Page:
CreateHER launches new initiatives for spring semester

Larissa Lamarca

Contributing Writer

Entering the new year, createHER is looking to connect with students and spread their mission. Many students have not yet heard of the group or are uncertain about its goals. Therefore, as the group continues to make its mark on the Wooster community, it aims to open up safe spaces that include everyone. 

The groups name reflects one of the missions of building each other up and not tearing others down. As said by Entrepreneurship Intern Dana Smith ’18, “We want to not only inspire women to lead, but to lay the foundation for students who participate in createHER to feel comfortable encouraging those around them to be more confident, take more chances and support the women around them.” At two years old, createHER is still a young group and continuously looking for new ways to shape what they represent. For one, the group is getting more people involved through the new Campus Advocate program, which has less of a time commitment than the Leadership Team but still has students taking important initiatives within the group.

The official mission statement for the organization is as follows: “CreateHER’s mission is to inspire women to become leaders in both their professional and personal lives through education and mentorship. CreateHER accomplishes this by connecting young women with trusted advisors and resources in a safe and supportive environment and is committed to helping the next generation of women leaders succeed.” It is primarily about helping women become strong leaders but fosters an open space for everyone.

Marina Rosales ’15 is the founder of createHER. She began the project in the fall of 2017 out of the Center for Entrepreneurship. “We are astounded and grateful for the support we’ve received from the Wooster student community over the last year and a half. I think something that makes createHER special is that it’s not necessarily a club or group — it really is this mindset that we want to promote on campus and for students to learn to carry with them as they graduate and go out to make their mark in their own communities,” Smith said.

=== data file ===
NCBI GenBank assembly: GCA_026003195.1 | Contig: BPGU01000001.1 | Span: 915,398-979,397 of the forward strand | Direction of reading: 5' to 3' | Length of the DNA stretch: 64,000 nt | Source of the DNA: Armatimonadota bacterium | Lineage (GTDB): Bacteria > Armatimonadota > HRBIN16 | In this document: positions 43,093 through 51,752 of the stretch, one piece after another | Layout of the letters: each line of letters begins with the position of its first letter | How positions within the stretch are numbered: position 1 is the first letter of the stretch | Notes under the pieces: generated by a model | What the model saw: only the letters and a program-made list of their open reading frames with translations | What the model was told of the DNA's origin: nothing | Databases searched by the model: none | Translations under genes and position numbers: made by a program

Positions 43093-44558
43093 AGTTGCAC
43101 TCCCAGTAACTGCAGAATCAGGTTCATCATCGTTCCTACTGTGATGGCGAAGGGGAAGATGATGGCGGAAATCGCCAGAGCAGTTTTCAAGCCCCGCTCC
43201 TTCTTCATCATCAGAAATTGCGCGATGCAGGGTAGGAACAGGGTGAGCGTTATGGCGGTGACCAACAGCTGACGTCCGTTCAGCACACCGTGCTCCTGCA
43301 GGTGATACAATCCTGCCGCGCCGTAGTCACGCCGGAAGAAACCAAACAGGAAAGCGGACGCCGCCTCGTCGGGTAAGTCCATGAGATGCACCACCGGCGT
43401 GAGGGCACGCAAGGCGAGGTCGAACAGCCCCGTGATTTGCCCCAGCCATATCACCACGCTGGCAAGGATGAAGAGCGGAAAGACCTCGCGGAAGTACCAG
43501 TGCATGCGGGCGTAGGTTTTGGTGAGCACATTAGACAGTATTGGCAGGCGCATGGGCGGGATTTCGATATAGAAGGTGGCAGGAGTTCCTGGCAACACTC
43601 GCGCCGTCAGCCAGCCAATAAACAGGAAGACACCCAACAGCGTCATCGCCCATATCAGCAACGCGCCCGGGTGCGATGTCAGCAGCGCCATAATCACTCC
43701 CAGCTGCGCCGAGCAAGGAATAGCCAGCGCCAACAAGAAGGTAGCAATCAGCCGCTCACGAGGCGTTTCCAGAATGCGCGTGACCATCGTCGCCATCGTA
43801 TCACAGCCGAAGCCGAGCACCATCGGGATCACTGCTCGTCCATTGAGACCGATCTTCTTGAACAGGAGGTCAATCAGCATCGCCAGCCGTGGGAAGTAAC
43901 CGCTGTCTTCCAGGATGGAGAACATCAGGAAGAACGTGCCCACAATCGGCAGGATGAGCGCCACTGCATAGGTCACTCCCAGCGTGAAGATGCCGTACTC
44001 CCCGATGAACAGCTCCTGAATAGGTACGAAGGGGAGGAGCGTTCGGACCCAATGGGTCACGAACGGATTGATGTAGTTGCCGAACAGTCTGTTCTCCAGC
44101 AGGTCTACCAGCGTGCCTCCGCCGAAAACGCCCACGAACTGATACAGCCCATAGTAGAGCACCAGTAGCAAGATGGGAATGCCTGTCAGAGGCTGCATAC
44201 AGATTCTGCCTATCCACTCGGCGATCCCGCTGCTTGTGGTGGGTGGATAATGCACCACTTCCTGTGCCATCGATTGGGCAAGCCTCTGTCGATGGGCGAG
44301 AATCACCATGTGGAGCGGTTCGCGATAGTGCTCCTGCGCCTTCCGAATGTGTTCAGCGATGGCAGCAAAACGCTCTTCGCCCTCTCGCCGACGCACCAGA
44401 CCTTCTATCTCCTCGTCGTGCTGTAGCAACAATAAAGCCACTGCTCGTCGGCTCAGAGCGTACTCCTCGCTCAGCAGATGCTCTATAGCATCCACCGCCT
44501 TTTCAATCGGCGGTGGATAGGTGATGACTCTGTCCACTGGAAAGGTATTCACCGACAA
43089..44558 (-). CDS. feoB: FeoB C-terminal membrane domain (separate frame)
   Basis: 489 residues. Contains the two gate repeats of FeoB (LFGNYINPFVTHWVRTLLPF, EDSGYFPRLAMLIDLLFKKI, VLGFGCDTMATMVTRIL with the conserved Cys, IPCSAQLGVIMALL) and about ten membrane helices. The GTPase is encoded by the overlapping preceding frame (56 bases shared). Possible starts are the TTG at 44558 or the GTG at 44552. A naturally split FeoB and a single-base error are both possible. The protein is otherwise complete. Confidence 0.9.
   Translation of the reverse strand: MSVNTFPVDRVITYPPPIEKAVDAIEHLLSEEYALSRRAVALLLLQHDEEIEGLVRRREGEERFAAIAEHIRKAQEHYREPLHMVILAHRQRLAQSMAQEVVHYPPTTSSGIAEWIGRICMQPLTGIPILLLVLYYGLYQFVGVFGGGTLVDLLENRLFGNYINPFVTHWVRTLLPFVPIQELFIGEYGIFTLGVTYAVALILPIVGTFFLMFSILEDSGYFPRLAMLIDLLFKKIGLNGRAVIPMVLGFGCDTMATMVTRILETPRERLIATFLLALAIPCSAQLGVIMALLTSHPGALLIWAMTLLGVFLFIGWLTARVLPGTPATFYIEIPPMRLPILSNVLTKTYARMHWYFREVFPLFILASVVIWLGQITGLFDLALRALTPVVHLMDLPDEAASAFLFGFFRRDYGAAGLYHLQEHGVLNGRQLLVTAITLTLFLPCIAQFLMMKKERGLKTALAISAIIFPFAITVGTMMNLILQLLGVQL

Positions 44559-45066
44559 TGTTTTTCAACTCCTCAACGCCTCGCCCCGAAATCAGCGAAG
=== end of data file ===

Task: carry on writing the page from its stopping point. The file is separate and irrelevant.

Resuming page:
There are currently nine students on the Leadership Team. These students play a vital part in planning events and helping connect createHER with the community. This semester, there will be many events, including a personal and a professional event each month. There will also be an open monthly meeting where topics such as gender-neutral inclusion on campus will be discussed. Additionally, there is an Internship and Funding Workshop off campus which includes a “meet, greet and eat with an alum, Galentine’s Day Karaoke and two spring break programs focused specifically on women’s experiences in the workplace and starting their own businesses,” said Smith.

The biggest event of the year will be createHER Day, on Saturday, April 13, which is an annual conference where female community leaders and business owners run workshops for students and share their stories. It will take place in Williams Hall with speaker Kimothy Joy, an artist and social activist and the group’s first keynote speaker. For more information on events, createHER can be followed on social media such as Facebook, Twitter, Instagram and LinkedIn.

CWAM presents Doug McGlumphy’s “monumental”

Korri Palmer

Contributing Writer

With the semester in full swing, it is time for The College of Wooster Art Museum (CWAM) to provide its community with more beauty for consumption. On Tuesday, Jan. 22, Doug McGlumphy presented his collection of  work titled “monumental” based on materials that remind him of political events in our current climate. McGlumphy’s career is in full swing; he is currently the preparator and collections manager at CWAM, as well as the director of the Olin Fine Arts Gallery and an art instructor at Washington and Jefferson College.  At Wooster, Kitty Zurko, the director and curator of the Museum, applauds Doug for “his dedication to teaching and his many years supporting other artists by making their work look amazing in the CWAM galleries.” McGlumphy’s exhibit is modeled after his “travels on the backroads and byways to and from Tuscarawas County” where he created the art on his family farm. His fresh use of positionality allows viewers to see the world through his experience and even observe his connections to current politics.

 McGlumpy’s “monumental” offers a feeling of familiarity with the materials used in the exhibition, but also challenges viewers to question the positionality of his individual works. This familiarity can be seen in some of his works, which include “Migrant,” “Glass Ceiling” and “Broad(side).” These pieces of art are created from everyday materials such as the shipping pallet, produce boxes, chicken-and-egg crates featured in “Migrant” or the barn siding, tobacco leaves and deer head trophy used within “Broad(side).”